overflow: hidden;              /* "overflow" value must be different from  visible"*/ 
    -o-text-overflow: ellipsis;    /* Opera < 11*/
    text-overflow:    ellipsis;    /* IE, Safari (WebKit), Opera >= 11, FF > 6 */
}

The irony is I got that code snippet from Mozilla MDC.

5
  • 1
    mattsnider.com/css/css-string-truncation-with-ellipsis to make it work with FF as well. – Neal Feb 9 '11 at 22:21
  • Wow this is a perfect solution for mobile Safari. Thank you! – samvermette Feb 21 '11 at 19:29
  • 11
    Very good CSS approach. There might be a note, that this only works with a single line of text (as intended by white-space: nowrap;). When it comes to more than one line you're stuck with JavaScript. – insertusernamehere Aug 4 '12 at 8:41
  • It also only works for the entire element. If you want to truncate part of a string, without wrapping the bit you want to truncate in a span or other html element, this won't work e.g.: Your picture ('some very long picture filename truncated...') has been uploaded. – Chris Apr 8 '13 at 18:31
  • 1
    OP asked specifically for a javascript solution – vsync Sep 6 '16 at 15:46
30

There are valid reasons people may wish to do this in JavaScript instead of CSS.

To truncate to 8 characters (including ellipsis) in JavaScript:

short = long.replace(/(.{7})..+/, "$1&hellip;");

or

short = long.replace(/(.{7})..+/, "$1…");
3
  • 1
    If you count the ellipsis, this will be 9 characters. If you need it to be 8 after truncation, use .replace(/^(.{7}).{2,}/, "$1…"); instead – Okku Feb 21 '18 at 11:26
  • 1
    long and short are reserved as future keywords by older ECMAScript specifications (ECMAScript 1 till 3). See MDN: Future reserved keywords in older standards – Ricardo Jun 11 '19 at 0:14
  • @Ricardo I am sure someone, somewhere, is still writing to ES3, but I think this will work for illustration purposes anyway. – Adam Leggett Oct 28 '20 at 14:09
27

Use either lodash's truncate

_.truncate('hi-diddly-ho there, neighborino');
// → 'hi-diddly-ho there, neighbo…'

or underscore.string's truncate.

_('Hello world').truncate(5); => 'Hello...'
12
('long text to be truncated').replace(/(.{250})..+/, "$1…");

Somehow above code was not working for some kind of copy pasted or written text in vuejs app. So I used lodash truncate and its now working fine.

_.truncate('long text to be truncated', { 'length': 250, 'separator': ' '});
3
  • nice modern answer! – ykonda Nov 28 '19 at 21:48
  • I would be curious to know what the text was. Was it using non-Latin characters? – Adam Leggett Dec 8 '19 at 20:57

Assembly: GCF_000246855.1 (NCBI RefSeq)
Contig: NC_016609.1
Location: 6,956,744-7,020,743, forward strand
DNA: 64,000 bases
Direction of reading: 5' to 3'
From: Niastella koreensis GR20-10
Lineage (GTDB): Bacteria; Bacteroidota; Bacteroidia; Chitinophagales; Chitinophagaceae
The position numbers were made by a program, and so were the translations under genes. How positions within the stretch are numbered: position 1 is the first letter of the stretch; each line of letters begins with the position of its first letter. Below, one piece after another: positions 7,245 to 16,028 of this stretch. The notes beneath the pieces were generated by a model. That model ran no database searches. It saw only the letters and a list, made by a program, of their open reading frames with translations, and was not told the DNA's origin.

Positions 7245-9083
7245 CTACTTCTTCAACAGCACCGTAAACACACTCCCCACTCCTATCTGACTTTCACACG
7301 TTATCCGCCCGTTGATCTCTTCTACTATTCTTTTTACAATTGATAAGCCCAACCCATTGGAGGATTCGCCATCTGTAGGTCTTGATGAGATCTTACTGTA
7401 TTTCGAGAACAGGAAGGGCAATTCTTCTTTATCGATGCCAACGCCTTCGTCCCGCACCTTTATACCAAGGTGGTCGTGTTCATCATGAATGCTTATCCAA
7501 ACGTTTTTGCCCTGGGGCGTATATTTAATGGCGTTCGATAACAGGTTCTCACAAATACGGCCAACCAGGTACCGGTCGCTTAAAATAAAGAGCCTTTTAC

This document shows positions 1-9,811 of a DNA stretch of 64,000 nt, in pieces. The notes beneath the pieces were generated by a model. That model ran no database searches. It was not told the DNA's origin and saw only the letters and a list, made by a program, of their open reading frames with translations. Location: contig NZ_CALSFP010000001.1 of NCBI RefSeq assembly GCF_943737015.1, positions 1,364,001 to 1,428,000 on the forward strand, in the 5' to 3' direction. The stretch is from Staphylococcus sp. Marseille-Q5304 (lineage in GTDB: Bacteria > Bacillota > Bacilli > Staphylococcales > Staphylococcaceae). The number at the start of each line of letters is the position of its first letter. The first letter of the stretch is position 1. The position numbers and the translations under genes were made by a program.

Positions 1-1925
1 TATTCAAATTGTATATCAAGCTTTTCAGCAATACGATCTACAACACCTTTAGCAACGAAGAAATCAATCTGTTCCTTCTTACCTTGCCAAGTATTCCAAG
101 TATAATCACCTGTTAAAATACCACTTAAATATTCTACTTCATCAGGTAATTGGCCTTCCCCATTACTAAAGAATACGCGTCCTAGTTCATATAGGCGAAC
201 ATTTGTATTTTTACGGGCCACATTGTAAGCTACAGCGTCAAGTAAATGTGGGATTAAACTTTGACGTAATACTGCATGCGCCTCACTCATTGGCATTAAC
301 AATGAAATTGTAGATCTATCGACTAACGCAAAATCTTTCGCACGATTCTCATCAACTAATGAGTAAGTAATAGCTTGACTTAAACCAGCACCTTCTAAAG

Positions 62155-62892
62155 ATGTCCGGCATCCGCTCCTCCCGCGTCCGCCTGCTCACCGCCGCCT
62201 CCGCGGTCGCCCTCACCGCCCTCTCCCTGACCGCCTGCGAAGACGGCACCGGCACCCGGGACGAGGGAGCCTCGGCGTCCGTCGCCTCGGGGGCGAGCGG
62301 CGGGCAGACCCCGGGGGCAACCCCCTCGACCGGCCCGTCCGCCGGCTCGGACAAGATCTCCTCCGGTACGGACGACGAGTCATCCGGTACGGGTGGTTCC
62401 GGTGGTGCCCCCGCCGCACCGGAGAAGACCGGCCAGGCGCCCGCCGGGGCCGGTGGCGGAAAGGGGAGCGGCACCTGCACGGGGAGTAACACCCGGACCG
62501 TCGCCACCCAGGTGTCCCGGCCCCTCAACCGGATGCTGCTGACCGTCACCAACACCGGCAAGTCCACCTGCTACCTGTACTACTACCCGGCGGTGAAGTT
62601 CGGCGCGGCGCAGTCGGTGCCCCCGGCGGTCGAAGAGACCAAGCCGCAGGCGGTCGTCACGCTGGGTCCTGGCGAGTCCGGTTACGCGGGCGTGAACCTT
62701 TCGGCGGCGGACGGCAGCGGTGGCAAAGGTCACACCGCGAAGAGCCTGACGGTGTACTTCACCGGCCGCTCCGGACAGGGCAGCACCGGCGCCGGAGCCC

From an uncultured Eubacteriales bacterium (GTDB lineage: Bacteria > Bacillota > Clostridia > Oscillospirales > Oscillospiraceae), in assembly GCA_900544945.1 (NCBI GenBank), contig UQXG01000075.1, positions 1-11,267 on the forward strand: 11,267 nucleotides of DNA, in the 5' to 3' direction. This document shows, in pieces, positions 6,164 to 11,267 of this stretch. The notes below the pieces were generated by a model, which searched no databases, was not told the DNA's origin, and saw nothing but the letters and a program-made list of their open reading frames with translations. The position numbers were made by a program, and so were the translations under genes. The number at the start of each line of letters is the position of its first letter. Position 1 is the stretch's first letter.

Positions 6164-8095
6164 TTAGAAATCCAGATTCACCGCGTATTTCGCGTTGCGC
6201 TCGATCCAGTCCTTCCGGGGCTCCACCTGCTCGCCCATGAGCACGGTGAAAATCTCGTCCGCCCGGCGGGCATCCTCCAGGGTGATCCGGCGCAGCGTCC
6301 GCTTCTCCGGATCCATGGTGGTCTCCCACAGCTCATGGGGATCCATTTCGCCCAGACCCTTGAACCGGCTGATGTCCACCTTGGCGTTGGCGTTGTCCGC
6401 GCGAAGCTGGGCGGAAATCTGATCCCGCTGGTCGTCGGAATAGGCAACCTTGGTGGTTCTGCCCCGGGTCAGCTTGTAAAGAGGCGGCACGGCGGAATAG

• It was a just a lorem ipsum – Afraz Ahmad Dec 9 '19 at 5:41
8

Best function I have found. Credit to text-ellipsis.

function textEllipsis(str, maxLength, { side = "end", ellipsis = "..." } = {}) {
  if (str.length > maxLength) {
    switch (side) {
      case "start":
        return ellipsis + str.slice(-(maxLength - ellipsis.length));
      case "end":
      default:
        return str.slice(0, maxLength - ellipsis.length) + ellipsis;
    }
  }
  return str;
}

Examples:

var short = textEllipsis('a very long text', 10);
console.log(short);
// "a very ..."

var short = textEllipsis('a very long text', 10, { side: 'start' });
console.log(short);
// "...ng text"

var short = textEllipsis('a very long text', 10, { textEllipsis: ' END' });
console.log(short);
// "a very END"
7

Here's my solution, which has a few improvements over other suggestions:

String.prototype.truncate = function(){
    var re = this.match(/^.{0,25}[\S]*/);
    var l = re[0].length;
    var re = re[0].replace(/\s$/,'');
    if(l < this.length)
        re = re + "&hellip;";
    return re;
}

// "This is a short string".truncate();
"This is a short string"

// "Thisstringismuchlongerthan25characters".truncate();
"Thisstringismuchlongerthan25characters"

// "This string is much longer than 25 characters and has spaces".truncate();
"This string is much longer&hellip;"

It:

  • Truncates on the first space after 25 characters
  • Extends the JavaScript String object, so it can be used on (and chained to) any string.
  • Will trim the string if truncation results in a trailing space;
  • Will add the unicode hellip entity (ellipsis) if the truncated string is longer than 25 characters
7

All modern browsers now support a simple CSS solution for automatically adding an ellipsis if a line of text exceeds the available width:

p {
    white-space: nowrap;
    overflow: hidden;
    text-overflow: ellipsis;
}

(Note that this requires the width of the element to be limited in some way in order to have any effect.)

Based on https://css-tricks.com/snippets/css/truncate-string-with-ellipsis/.

It should be noted that this approach does not limit based on the number of characters. It also does not work if you need to allow multiple lines of text.

3
  • 2
    This is only useful for single line sentences, there is no way (so far that I know) to do a multi-line example via CSS. – Hooman Askari Feb 23 '16 at 21:54
  • Is there by any chance a way to make this do the ellipsis on the left instead of the right? – GreenAsJade Mar 26 '19 at 5:43
  • 1
    @GreenAsJade I believe you can accomplish that by using text-direction: rtl and text-align: left. See davidwalsh.name/css-ellipsis-left – Sean the Bean Mar 27 '19 at 13:35
6

Most modern Javascript frameworks (JQuery, Prototype, etc...) have a utility function tacked on to String that handles this.

Here's an example in Prototype:

'Some random text'.truncate(10);
// -> 'Some ra...'

This seems like one of those functions you want someone else to deal with/maintain. I'd let the framework handle it, rather than writing more code.

6
  • 8
    I don't think jQuery has anything for this. – alex Dec 18 '10 at 23:25
  • 2
    Underscore.js does - _('Hello world').truncate(5) => 'Hello...' _('Hello').truncate(10) => 'Hello' – JayCrossler Jul 8 '14 at 18:51
  • 3
    Pure Underscore does not seem to have truncate() either - you might need an extension such as underscore.string . – martin Oct 7 '14 at 13:51
  • 2